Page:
Presentation/Session Information

Session Information

Session Title: Physiology: Aging and Stress II Session Type: Parallel
Session Location: Carnesale Palisades Ballroom Session Time: Fri, Jun 26 8:30AM - 11:30AM

Presentation Information

Program Number: 73 Presentation Time: 8:30AM - 8:42AM

Presentation Content

SKN-1 is essential for evolutionary success during starvation.Dana Lynn 1, Sean Curran 1,2,3. 1)Dornsife College of Letters Arts and Sciences, University of Southern California, Los Angeles, CA; 2)Davis School of Gerontology, University of Southern California, Los Angeles, CA; 3)Keck School of Medicine, University of Southern California, Los Angeles, CA

Animals in the wild periodically go through phases of feast and famine as resources naturally fluctuate and C. elegans have evolved exceptional survival mechanisms when food sources are scarce. Here, we demonstrate that acute adult starvation of C. elegans induces the depletion of somatic fat but these animals retain their germline fat stores. SKN-1 is an established regulator of cellular and organismal stress responses. Recently, we have reported that SKN-1 is a critical mediator of metabolic adaptation and here we define an unprecedented role for SKN-1 in the depletion of somatic fat phenotype. Notably, skn-1 gain-of-function mutant animals, which behave as if they are being starved despite eating ad libitum, mobilize their somatic fat, but only late in their reproductive period. The rapid utilization of somatic fat phenotype is a cell non-autonomous organismal response to ensure reproductive success and we have identified a specific eicosanoid signaling pathway that is responsible for this phenotype. Mechanistically, we have found that vitellogenins are essential for lipid mobilization and this phenotype is intimately tied to available nutrients as the lipid depletion phenotype is influenced by diet and can be suppressed with supplemented dietary carbohydrates. Our results describe a novel mechanism to mobilize nutrient stores, which maximizes the fitness for an organism continually challenged by highly variable food availability.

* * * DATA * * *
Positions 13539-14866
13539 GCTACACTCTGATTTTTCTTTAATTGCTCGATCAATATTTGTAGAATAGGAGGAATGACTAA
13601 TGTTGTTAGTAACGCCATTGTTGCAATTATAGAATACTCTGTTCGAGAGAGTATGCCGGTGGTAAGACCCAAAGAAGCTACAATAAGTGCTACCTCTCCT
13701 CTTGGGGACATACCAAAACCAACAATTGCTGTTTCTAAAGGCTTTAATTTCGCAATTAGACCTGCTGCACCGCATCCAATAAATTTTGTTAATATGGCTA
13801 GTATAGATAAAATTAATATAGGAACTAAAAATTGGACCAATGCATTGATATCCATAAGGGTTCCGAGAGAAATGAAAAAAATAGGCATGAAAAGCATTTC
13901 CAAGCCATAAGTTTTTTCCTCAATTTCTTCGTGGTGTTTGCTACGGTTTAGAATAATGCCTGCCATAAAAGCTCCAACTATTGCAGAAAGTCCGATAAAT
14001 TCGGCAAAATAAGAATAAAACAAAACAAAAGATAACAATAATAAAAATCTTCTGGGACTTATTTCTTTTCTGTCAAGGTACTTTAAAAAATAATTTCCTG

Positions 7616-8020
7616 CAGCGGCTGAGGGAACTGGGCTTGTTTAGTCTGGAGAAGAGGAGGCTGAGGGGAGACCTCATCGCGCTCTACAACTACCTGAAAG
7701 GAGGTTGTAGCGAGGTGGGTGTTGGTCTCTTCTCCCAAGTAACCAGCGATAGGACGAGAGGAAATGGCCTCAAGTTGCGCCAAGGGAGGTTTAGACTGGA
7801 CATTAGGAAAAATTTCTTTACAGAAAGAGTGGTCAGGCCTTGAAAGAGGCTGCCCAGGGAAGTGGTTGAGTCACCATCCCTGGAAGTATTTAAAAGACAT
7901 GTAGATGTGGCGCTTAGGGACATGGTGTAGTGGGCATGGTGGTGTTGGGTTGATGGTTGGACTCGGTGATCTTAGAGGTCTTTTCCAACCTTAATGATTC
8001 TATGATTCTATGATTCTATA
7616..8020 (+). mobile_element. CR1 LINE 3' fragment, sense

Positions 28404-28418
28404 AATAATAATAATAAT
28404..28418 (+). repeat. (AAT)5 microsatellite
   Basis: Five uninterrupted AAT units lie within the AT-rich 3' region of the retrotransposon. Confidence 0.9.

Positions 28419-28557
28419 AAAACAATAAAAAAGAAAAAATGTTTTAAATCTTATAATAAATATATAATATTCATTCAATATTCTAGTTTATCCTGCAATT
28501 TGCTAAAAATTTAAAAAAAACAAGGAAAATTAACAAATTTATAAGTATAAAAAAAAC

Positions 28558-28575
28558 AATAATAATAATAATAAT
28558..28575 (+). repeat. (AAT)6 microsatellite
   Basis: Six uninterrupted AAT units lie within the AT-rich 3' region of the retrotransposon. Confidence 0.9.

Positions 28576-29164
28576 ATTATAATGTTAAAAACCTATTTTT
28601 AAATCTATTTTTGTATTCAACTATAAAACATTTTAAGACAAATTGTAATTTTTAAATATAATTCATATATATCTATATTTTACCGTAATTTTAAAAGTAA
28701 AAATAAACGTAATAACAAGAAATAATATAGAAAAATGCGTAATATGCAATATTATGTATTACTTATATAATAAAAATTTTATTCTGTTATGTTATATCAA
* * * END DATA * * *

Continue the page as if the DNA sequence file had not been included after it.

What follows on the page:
Please note: Abstract shown here should NOT be cited in bibliographies. Material contained herein should be treated as personal communication and should be cited as such only with the consent of the author.

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